Aging is inevitable. The question is, how and where will it happen. Most people want it to happen in their residences. In fact, more than three-quarters of Americans older than 50 say their preference is to age in place – in their current homes or communities. That’s a natural desire, since there is a higher comfort level and support system of family and friends in familiar places, especially homes where they have either grown up themselves or raised their families.
By 2060, the population of older adults (age 65+) in the U.S. is expected to grow by nearly 70% from today and constitute almost a quarter of the population. That means there will be an increased demand for seniors looking to age in place, along with a need for health programs to support their healthcare needs.
With the healthcare system already strained due to inefficient systems and a growing shortage of physicians, the best opportunity to ensure older adults receive the care they need while being able to stay in their familiar environments is technology. Connected health can offer healthcare providers the tools to manage elderly patients from a distance and can give seniors the healthcare support infrastructure they need in several ways.
Health Data Monitoring–
Remote patient monitoring uses digital connected devices to collect health data from patients in their homes and securely transmit the data to providers and caregivers for monitoring and evaluation. This can make it easier for patients and physicians to manage treatment without constantly requiring in-person visits. It can also help better manage at-risk patients and reduce hospital admissions.
Remote Patient Engagement –
Tablets, smartphones, and laptops can all enable virtual visits, helping to increase engagement between providers and patients. They can also be used to deliver educational content (videos, newsletter, quizzes, etc.) to keep patients informed about their conditions and treatments. In addition, reminders can be sent to help patients stay on track with their medications, activity routines, and health data monitoring.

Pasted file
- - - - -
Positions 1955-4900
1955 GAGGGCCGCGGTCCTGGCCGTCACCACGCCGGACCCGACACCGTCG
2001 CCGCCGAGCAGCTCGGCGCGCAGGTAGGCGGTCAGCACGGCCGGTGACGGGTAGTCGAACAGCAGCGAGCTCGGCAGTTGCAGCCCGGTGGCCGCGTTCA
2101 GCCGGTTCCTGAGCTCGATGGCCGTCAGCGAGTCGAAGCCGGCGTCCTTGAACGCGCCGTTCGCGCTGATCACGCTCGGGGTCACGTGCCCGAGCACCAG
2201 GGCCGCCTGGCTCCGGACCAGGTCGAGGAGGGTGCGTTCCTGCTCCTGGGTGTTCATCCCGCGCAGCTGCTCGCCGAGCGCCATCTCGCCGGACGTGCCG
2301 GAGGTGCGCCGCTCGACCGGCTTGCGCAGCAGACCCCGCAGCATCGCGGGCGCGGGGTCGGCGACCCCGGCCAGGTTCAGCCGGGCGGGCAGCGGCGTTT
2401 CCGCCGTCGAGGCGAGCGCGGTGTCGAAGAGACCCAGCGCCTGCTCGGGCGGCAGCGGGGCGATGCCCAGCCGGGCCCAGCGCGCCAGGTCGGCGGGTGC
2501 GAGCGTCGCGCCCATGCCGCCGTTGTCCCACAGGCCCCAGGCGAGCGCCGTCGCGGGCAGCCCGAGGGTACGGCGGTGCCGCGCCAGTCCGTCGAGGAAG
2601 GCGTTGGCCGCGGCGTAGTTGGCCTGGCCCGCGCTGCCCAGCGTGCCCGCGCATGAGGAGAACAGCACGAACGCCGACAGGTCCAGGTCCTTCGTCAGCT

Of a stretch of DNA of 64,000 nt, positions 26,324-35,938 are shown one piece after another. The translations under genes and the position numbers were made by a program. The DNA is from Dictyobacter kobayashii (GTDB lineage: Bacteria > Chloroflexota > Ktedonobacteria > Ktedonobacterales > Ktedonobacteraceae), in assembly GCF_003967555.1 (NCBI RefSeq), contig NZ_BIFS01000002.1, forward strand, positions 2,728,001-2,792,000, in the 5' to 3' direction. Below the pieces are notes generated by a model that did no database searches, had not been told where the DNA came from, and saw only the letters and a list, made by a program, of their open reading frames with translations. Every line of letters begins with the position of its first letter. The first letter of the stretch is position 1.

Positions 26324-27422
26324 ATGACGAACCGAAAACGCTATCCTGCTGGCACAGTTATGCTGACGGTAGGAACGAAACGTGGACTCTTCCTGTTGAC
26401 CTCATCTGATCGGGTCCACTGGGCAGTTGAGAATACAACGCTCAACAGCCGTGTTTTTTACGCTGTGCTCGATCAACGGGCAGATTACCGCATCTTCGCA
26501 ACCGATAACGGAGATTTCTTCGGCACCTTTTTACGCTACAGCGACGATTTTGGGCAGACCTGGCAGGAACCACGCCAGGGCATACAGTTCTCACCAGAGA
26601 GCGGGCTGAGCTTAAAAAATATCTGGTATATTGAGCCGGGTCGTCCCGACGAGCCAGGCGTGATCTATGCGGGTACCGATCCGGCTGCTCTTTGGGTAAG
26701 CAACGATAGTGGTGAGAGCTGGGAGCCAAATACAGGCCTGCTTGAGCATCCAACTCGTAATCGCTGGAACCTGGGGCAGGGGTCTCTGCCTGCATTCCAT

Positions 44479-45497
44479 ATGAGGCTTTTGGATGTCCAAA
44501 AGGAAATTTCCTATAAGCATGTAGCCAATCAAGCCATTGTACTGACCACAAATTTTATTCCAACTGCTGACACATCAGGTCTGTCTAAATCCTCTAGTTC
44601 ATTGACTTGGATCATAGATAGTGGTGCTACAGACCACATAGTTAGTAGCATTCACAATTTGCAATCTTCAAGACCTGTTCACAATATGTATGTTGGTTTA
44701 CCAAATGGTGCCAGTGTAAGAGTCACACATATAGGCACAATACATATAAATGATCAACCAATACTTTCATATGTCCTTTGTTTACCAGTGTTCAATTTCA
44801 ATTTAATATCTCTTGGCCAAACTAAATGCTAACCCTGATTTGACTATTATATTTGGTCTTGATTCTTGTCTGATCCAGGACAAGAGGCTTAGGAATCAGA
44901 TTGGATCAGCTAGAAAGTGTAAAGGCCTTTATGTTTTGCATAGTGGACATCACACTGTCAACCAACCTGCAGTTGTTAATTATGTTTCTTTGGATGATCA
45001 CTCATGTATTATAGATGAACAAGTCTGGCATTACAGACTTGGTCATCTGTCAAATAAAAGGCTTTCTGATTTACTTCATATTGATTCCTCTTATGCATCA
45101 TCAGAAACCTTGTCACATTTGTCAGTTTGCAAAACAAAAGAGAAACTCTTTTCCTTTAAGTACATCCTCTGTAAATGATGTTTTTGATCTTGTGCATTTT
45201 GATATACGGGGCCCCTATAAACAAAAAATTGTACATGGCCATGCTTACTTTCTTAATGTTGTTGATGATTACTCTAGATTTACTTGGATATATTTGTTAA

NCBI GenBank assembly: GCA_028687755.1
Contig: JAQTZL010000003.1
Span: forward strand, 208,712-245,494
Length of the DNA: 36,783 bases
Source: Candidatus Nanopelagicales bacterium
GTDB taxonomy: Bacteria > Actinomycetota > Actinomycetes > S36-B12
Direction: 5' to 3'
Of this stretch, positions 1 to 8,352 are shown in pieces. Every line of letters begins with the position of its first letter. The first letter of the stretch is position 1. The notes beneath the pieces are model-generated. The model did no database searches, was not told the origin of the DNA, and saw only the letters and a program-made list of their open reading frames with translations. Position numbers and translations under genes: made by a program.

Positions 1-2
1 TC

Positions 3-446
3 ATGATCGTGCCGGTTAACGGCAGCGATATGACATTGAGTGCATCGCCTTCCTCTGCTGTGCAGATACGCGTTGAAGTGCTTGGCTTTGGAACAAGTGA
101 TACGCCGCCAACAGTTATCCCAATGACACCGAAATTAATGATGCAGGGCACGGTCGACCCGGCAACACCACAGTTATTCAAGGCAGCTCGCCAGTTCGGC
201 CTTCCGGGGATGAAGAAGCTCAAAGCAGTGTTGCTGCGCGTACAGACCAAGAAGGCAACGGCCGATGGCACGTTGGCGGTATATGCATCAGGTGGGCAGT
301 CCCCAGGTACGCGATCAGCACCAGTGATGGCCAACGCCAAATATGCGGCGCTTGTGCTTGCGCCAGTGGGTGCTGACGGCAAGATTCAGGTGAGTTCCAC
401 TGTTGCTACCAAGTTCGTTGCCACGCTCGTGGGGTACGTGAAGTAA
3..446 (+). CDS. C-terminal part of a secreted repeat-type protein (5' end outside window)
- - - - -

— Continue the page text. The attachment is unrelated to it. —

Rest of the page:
Fall Management & Prevention –
Some 30 million older adults fall down each year, with 20% of falls causing serious injury. Some wearable devices monitor body movement and position and are designed to predict falls, helping reduce risk of injury. Other devices – Mobile Personal Emergency Response Systems (MPERS) – offer older adults an easy way to call for help if they do experience a fall, simply by pressing a button. Some even include two-way voice communication to caregivers or providers and can immediately communicate with the patients to better understand the situation.
Virtual Physician Visits –
Using telehealth to enable virtual visits can make regular check-ins more convenient and efficient. While some situations may require in-person visits, many routine updates can take place virtually, reducing time and cost of travel, and allowing physicians to treat more patients while maintaining continuity of care.
Coordinated, Connected Care –
About 60% of older adults suffer from multiple chronic conditions. Those patients may receive care from several physicians or specialists. Telehealth also allows those medical professionals to collaborate on care efforts to ensure patients are receiving the best overall care.
As people age, their healthcare needs can become more complicated. But, connected health tools can reduce the complexity of caring for older adults.
To learn more about how connected health solutions can enable better patient care and outcomes, and improve the opportunity for people to age in place, contact us here.